Policy Statement on the Long-term Care of Chimpanzees and Their Involvement in Scientific Research

From: ASP Bulletin 20(3):2, 1996

The following statement was reviewed by the Research and Development Committee of the American Society of Primatologists and the Society’s Board of Directors. The Board of Directors officially approved this policy statement in its present form on August 12, 1996.

WHEREAS chimpanzees are present in the U.S. in research centers, zoological gardens, and other settings outside their natural habitat; and

WHEREAS large-scale reintroduction of captive-born chimpanzees to natural habitat is not presently feasible nor likely to become feasible in the near future; and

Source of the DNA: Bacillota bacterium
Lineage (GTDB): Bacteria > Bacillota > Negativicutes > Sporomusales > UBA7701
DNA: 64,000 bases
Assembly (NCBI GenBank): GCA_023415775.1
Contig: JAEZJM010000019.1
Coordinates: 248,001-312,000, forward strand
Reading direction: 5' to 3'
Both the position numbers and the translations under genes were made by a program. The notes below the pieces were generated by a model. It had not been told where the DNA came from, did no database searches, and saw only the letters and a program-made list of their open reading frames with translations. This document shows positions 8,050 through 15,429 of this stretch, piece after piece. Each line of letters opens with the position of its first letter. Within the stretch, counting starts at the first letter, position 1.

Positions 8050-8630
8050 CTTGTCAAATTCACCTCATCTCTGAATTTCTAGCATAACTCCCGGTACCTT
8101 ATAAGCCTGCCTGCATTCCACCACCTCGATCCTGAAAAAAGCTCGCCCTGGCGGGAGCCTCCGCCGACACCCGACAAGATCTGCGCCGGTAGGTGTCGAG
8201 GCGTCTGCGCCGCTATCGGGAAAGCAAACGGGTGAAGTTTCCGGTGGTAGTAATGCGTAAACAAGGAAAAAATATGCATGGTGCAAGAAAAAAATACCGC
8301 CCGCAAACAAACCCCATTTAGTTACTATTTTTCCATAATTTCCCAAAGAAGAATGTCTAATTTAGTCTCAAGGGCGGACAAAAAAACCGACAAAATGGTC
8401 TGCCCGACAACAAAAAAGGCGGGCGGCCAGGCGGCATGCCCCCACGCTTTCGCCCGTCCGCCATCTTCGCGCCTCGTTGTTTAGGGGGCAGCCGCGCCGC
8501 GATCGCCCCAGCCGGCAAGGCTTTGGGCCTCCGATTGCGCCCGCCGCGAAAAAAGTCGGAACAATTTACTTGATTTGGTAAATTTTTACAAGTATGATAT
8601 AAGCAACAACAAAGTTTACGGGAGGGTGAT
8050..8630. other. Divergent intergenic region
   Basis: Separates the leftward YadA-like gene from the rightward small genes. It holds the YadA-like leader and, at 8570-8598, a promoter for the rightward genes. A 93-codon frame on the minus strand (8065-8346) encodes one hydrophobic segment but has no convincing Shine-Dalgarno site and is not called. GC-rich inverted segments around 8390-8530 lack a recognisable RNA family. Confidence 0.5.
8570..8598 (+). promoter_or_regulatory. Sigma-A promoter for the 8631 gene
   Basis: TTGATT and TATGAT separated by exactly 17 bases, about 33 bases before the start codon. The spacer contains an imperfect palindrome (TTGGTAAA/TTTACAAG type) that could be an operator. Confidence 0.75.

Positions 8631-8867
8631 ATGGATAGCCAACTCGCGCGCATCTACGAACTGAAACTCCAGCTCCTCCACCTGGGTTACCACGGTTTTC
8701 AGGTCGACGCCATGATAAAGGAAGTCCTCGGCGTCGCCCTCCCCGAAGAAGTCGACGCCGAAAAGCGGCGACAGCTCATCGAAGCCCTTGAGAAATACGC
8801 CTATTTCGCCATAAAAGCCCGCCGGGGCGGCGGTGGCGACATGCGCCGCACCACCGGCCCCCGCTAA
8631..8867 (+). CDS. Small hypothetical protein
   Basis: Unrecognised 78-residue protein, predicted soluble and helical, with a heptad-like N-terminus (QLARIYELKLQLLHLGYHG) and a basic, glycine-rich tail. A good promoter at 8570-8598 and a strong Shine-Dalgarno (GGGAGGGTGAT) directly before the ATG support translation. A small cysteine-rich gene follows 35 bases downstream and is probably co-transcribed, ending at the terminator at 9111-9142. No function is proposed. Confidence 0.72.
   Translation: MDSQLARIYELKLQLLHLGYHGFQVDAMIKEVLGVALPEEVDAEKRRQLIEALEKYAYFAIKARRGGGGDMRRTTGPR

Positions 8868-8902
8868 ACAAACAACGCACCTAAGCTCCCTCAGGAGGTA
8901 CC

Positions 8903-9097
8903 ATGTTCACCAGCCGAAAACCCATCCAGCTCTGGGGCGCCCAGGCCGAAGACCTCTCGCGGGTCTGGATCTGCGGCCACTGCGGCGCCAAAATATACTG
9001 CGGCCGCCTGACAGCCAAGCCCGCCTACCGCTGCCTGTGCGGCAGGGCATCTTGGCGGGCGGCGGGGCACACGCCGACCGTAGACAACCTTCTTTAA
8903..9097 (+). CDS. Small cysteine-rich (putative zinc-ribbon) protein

WHEREAS chimpanzees are members of the species most closely related and biologically similar to humans; and

WHEREAS chimpanzees require high quality medical care, secure and complex physical facilities, and social and psychological stimulation; and

WHEREAS much valuable information regarding health and behavior can be learned from chimpanzees of all ages; and

WHEREAS convenience euthanasia is generally considered inappropriate for great apes and maintenance of chimpanzees under appropriate conditions is costly;

The American Society of Primatologists recommends: